TRANSITION FROM KALI YUGA TO SATHYA YUGA

DISCIPLINE THAT SEEKS TO UNIFY THE SEVERAL EMPIRICAL INVESTIGATIONS OF HUMAN NATURE IN AN EFFORT TO UNDERSTAND INDIVIDUALS AS BOTH CREATURES OF THEIR ENVIRONMENT AND CREATORS OF THEIR OWN VALUES

THE WORLD ALWAYS INVISIBLY AND DANGEROUSLY REVOLVES AROUND PHILOSOPHERS

THE USE OF KNOWLEDGE IS POWER

OLDER IS THE PLEASURE IN THE HERD THAN THE PLEASURE IN THE EGO: AND AS LONG AS THE GOOD CONSCIENCE IS FOR THE HERD, THE BAD CONSCIENCE ONLY SAITH: EGO.

VERILY, THE CRAFTY EGO, THE LOVELESS ONE, THAT SEEKETH ITS ADVANTAGE IN THE ADVANTAGE OF MANY — IT IS NOT THE ORIGIN OF THE HERD, BUT ITS RUIN.

LOVING ONES, WAS IT ALWAYS, AND CREATING ONES, THAT CREATED GOOD AND BAD. FIRE OF LOVE GLOWETH IN THE NAMES OF ALL THE VIRTUES, AND FIRE OF WRATH.

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15 November 2011

Only That Which Dies Can Renew Itself

When we talk of a spiritual entity, we mean by that something which is not within the field of the mind, obviously. Now, is the 'I' such a spiritual entity? If it is a spiritual entity, it must be beyond all time; therefore it cannot be reborn or continued. Thought cannot think about it because thought comes within the measure of time, thought is from yesterday, thought is a continuous movement, the response of the past; so thought is essentially a product of time. If thought can think about the 'I', then it is part of time; therefore, that 'I' is not free of time, therefore it is not spiritual, which is obvious. So, the 'I', the 'you' is only a process of thought; and you want to know whether that process of thought, continuing apart from the physical body, is born again, is reincarnated in a physical form. Now go a little further.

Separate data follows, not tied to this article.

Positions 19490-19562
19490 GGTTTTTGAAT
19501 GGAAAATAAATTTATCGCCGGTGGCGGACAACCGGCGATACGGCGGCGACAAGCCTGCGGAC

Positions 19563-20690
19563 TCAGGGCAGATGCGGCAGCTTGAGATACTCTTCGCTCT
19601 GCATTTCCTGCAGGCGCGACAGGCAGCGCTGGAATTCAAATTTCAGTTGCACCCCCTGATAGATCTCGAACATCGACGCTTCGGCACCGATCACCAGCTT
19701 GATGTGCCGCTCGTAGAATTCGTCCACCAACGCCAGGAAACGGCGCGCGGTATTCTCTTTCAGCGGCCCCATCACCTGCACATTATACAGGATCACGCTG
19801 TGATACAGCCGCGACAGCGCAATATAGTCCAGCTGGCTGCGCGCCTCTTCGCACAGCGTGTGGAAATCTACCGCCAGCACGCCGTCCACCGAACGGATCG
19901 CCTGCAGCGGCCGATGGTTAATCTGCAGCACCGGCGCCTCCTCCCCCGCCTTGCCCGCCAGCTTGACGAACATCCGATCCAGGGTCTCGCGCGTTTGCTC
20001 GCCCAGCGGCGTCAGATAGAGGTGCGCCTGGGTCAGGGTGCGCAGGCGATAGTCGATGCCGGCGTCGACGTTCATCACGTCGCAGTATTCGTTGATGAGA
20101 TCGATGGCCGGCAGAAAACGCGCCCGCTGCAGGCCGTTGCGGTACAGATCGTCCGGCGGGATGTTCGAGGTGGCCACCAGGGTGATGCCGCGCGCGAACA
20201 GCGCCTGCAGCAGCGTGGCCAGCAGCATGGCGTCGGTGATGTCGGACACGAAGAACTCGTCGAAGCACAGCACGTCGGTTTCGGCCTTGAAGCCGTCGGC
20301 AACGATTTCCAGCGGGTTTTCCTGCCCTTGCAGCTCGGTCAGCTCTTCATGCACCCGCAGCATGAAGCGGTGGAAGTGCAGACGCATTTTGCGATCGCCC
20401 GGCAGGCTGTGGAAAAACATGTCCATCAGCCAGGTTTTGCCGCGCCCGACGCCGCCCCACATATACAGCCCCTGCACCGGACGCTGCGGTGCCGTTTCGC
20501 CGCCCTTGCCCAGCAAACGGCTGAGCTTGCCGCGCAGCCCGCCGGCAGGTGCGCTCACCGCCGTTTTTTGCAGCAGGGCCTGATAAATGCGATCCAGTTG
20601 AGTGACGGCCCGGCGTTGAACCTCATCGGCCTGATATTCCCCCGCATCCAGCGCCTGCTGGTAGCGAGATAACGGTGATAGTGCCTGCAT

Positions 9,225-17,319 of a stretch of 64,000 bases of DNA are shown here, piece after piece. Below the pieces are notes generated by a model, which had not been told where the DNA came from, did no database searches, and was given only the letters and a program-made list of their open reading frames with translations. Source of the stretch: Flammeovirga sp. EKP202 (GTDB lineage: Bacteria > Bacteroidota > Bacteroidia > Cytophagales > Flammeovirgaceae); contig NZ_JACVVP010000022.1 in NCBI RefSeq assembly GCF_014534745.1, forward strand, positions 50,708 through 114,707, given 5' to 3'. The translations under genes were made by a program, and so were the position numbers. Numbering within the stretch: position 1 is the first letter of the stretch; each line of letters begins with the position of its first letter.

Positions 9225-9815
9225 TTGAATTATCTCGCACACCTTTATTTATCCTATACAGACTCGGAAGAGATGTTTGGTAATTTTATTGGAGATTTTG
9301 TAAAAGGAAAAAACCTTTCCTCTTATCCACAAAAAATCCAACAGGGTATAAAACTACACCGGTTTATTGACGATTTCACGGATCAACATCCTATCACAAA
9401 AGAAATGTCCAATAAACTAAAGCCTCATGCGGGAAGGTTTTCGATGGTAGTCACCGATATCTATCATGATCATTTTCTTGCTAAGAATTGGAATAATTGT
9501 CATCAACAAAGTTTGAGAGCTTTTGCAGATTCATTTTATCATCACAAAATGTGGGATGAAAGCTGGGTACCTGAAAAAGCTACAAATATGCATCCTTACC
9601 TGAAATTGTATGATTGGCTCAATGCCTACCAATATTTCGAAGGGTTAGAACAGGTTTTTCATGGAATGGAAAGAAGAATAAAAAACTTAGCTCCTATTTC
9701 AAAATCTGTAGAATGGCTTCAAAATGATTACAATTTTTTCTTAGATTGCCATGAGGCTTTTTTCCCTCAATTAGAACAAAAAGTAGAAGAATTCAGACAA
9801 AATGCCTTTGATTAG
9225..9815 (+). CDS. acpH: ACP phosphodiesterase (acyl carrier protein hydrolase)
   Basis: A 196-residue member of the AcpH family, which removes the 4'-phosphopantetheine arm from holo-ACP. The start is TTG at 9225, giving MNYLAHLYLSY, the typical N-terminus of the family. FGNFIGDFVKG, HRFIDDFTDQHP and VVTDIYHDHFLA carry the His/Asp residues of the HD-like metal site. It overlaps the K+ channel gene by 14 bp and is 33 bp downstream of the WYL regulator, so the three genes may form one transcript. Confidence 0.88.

That which continues can it ever discover the real, which is beyond time and measurement. That 'I', that entity which is a thought-process, can it ever be new? If it cannot, then there must be an ending to thought. Is not anything that continues inherently destructive? That which has continuity can never renew itself. As long as thought continues through memory, through desire, through experience, it can never renew itself; therefore, that which is continued cannot know the real. You may be reborn a thousand times, but you can never know the real, for only that which dies, that which comes to an end, can renew itself.
(J. Krishnamurti, The Book of Life)

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